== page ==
I want to talk about Canada who this week
made my reason-to-like her list one item longer
by deciding to abolish the penny.
Since I previously made a video called 'Death
to Pennies' it should come as no surprise
that this move gets a big 'Go Canada!' from
So lets take a moment to cheer Canada for
her economic rationalism, look at how getting
rid of a coin works in practice, and remind
her sister to the South why she might want
to do the same.
Canada's plan is pretty simple: in a couple
months the Royal Canadian Mint will switch
the penny making machine from on, to off.
Pretty much nothing else in the world is going
to change. Pennies will still be be legal
tender in Canada, so that jar of several hundred
that you'll never bother to count will always
be worth just as much as it is today.
And In shops there will still be that person
who pays with exact change.
But after they've tediously counted out their
precious (worthless) pennies the shop will
send them to back to the Royal Canadian Mint
to be melted down. Thus the supply of pennies
will slowly decrease over time in pleasant
But, while the penny will functionally go
away, prices listed in one-cent intervals
Your coffee and TimBits will still cost the
same and when you get to the cash register
the total amount after tax will still have
And if you pay by card, that exact amount
will be deducted from your account.
The only difference is if you pay in cash,
not card, *and* you don't have any pennies
with which to waste everyone else's time then
the price will be rounded to the nearest five
And yes, in rounding sometimes you win and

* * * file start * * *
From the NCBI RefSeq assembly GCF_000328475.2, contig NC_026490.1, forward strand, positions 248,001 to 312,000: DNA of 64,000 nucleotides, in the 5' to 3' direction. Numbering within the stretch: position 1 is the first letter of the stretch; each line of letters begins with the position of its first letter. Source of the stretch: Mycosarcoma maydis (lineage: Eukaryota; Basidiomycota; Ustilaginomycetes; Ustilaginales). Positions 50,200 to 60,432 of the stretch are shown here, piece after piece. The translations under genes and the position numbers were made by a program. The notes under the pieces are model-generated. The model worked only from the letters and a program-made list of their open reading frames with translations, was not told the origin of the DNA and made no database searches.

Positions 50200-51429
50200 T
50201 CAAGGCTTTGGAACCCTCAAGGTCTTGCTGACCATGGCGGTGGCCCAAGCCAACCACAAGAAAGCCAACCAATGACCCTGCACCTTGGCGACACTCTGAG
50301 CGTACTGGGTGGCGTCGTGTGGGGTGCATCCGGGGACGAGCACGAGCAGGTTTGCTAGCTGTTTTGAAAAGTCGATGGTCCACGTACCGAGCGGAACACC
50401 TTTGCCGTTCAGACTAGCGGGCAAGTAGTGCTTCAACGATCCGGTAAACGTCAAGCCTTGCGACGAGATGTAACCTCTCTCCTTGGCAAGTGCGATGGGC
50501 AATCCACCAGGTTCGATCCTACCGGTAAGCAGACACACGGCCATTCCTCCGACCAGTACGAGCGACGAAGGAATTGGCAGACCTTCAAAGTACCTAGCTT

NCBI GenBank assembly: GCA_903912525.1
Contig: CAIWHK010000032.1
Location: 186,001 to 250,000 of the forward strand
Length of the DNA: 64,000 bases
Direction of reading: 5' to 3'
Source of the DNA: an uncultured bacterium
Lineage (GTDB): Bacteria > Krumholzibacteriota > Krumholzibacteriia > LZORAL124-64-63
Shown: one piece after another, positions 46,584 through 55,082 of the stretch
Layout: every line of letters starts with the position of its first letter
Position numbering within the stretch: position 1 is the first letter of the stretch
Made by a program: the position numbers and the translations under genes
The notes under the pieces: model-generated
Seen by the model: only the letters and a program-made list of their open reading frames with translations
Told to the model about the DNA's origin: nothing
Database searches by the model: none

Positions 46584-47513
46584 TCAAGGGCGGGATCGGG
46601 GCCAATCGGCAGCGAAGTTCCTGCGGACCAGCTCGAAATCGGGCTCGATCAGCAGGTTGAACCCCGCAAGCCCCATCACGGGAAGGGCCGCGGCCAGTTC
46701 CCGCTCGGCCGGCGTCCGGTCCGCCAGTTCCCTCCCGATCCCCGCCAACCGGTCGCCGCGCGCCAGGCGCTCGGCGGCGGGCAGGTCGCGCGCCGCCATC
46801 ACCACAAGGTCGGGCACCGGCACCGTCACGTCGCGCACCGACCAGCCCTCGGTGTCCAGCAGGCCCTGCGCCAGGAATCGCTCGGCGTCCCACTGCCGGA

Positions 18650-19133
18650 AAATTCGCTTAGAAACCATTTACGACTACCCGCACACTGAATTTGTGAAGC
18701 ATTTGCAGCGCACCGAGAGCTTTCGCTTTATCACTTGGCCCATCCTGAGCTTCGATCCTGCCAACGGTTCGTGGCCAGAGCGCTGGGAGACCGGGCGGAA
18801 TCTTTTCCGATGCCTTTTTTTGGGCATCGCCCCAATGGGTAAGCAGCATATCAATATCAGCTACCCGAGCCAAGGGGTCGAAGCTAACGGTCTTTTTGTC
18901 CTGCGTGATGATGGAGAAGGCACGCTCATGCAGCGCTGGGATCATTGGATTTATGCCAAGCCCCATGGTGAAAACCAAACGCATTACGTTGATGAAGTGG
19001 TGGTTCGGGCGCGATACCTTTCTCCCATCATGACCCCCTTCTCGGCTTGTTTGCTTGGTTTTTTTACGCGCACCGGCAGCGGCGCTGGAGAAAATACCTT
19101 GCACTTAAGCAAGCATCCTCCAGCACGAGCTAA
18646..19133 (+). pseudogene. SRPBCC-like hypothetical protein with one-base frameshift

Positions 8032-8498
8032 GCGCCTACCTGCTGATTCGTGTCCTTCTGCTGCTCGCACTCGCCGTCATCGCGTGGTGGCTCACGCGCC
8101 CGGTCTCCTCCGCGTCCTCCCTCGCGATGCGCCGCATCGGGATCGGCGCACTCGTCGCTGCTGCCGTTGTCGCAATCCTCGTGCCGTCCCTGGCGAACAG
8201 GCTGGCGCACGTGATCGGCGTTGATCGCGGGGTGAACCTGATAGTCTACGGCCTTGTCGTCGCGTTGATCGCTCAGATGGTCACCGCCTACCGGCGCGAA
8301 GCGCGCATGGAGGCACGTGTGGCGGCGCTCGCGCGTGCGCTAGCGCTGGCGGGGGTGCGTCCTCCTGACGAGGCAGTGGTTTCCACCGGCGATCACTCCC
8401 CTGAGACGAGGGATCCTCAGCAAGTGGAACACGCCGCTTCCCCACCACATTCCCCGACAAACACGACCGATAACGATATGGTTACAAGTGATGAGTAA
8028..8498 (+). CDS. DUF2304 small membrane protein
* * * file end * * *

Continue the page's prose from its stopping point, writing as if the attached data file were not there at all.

sometimes you lose but -- and this is the
rather salient point -- either way a one or
two cent difference isn't worth caring about.
Which is why Canada can safely jettison the
penny in the first place.
Inevitably, thought, this is the point in
the discussion when pro-penny people propose
that ditching the worthless coin will make
prices go up and your savings go down.
But the evidence for this claim is nonexistent
because many countries have done this before
with no ill effect.
Sure, coin collectors and inefficiency fans
will be sad to see the penny go but overall
it's a big win for Canada because printing
money isn't free. The cost to make a one-cent
penny is 1.6 cents.
So every year when Canada visited the mint
she spent 29 million dollars to buy 18 million
dollars worth of pennies -- effectively throwing
away 11 million dollars a year.
Now, obviously ditching pennies won't single-handedly
balance the budget but it's the easiest most
rational place to start.
Congratulations Canada! May others follow
in your path.
If you want to know more about why the United
States in particular should get rid of pennies
you can either watch my video on the topic
or listen to fellow penny-hater John Green
get arm-wavingly angry about not only pennies,
but also nickels, which are even worse.
Also There should be a new main video up in
the next week or two but if you want to help
me make them faster you go here on my website
to help out with the fact-checking for upcoming
Thanks for watching.